Even more importantly, the new government needs them back in the fold in order to maximise the reconciliatory potential of the peace process’s next phase, the proposed national dialogue, which would enable negotiations for the first time between all of Myanmar’s armed and unarmed political stakeholders; the government, parliament, political parties, national military, ethnic armed organisations, and civil societies.

This level of inclusion, which would model national dialogues undertaken in a number of transition countries, would provide a unique and genuine opportunity to bridge the country’s entire political mosaic, address the causes of the country’s repeated political failures, and forge a constitution that all can abide by.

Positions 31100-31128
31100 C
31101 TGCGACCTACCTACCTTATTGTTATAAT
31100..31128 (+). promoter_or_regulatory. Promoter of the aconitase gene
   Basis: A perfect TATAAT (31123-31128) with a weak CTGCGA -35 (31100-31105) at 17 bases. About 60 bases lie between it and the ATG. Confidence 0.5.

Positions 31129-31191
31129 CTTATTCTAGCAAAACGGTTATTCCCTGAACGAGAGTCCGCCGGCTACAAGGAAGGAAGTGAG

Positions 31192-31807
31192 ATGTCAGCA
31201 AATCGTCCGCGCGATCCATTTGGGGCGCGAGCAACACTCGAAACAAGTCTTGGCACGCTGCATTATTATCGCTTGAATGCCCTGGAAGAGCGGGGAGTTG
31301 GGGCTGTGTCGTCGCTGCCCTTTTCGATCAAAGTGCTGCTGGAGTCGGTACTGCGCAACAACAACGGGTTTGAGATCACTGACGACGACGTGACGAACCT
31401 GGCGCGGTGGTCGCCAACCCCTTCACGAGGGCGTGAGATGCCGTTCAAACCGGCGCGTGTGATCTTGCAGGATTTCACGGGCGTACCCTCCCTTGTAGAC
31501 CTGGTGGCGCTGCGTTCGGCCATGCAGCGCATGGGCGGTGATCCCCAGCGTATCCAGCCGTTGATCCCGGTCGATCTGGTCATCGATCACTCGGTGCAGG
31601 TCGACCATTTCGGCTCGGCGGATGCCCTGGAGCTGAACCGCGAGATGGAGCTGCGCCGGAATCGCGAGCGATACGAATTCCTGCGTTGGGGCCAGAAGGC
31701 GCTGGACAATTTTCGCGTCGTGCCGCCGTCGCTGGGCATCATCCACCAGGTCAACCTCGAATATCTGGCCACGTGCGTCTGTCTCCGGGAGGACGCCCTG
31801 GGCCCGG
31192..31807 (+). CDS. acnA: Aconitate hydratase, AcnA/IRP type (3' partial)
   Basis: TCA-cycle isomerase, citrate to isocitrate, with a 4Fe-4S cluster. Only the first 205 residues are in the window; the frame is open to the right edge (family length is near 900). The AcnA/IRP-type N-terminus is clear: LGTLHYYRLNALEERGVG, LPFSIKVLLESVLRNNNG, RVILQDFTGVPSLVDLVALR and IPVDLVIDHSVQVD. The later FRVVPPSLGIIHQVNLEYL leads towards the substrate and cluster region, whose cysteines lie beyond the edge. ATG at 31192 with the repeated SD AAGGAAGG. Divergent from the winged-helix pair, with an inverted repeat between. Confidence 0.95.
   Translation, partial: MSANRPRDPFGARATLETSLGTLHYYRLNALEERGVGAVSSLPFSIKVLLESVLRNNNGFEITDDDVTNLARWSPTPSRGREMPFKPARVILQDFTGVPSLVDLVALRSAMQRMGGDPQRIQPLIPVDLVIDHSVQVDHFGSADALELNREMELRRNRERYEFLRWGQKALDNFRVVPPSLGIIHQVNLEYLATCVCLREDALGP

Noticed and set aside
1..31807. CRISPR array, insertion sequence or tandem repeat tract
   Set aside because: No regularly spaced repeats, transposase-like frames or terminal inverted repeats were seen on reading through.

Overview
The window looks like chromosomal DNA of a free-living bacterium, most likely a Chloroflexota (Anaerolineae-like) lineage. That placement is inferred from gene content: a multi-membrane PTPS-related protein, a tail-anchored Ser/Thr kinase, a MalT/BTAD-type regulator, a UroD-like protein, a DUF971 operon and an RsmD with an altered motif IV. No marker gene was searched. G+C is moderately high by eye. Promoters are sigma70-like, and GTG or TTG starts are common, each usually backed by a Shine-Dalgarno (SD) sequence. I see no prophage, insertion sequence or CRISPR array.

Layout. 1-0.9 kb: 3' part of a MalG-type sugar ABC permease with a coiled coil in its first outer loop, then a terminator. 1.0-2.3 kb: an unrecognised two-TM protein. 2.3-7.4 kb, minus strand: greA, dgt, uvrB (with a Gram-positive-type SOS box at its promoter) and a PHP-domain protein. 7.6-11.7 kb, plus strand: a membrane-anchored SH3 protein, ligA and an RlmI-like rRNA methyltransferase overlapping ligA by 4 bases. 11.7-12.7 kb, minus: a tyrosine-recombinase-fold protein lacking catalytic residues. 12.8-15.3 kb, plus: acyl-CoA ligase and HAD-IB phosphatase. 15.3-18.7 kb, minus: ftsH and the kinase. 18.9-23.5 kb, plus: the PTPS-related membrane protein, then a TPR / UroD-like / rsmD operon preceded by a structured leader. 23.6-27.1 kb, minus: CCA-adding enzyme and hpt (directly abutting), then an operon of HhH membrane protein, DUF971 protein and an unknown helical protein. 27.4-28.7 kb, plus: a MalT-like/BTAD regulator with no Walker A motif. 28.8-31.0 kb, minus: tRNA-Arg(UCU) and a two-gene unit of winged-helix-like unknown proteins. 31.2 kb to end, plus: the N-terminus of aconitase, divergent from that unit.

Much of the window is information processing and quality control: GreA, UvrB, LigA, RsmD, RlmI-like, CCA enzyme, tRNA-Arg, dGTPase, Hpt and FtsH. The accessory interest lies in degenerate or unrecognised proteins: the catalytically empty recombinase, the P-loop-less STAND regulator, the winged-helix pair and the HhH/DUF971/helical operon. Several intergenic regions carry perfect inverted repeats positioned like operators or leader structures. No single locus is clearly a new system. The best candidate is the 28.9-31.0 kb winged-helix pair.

In calling for a conference in the spirit of Panglong — referencing the historic pact between her father and Myanmar’s ethnic groups — Aung San Suu Kyi has signaled her party’s willingness to try. Repeated references to constitutional change and the creation of a federal union have appealed to ethnic minority interests, suggesting that the new government is willing to advance these causes despite the military’s fears that greater autonomy for minorities could lead to Balkanisation of the country.

These public pronouncements certainly appeared to reflect a desire to build a more inclusive peace process. When it came to appointing the new government this year, however, ethnic minorities may well have become concerned the NLD has not walked the talk.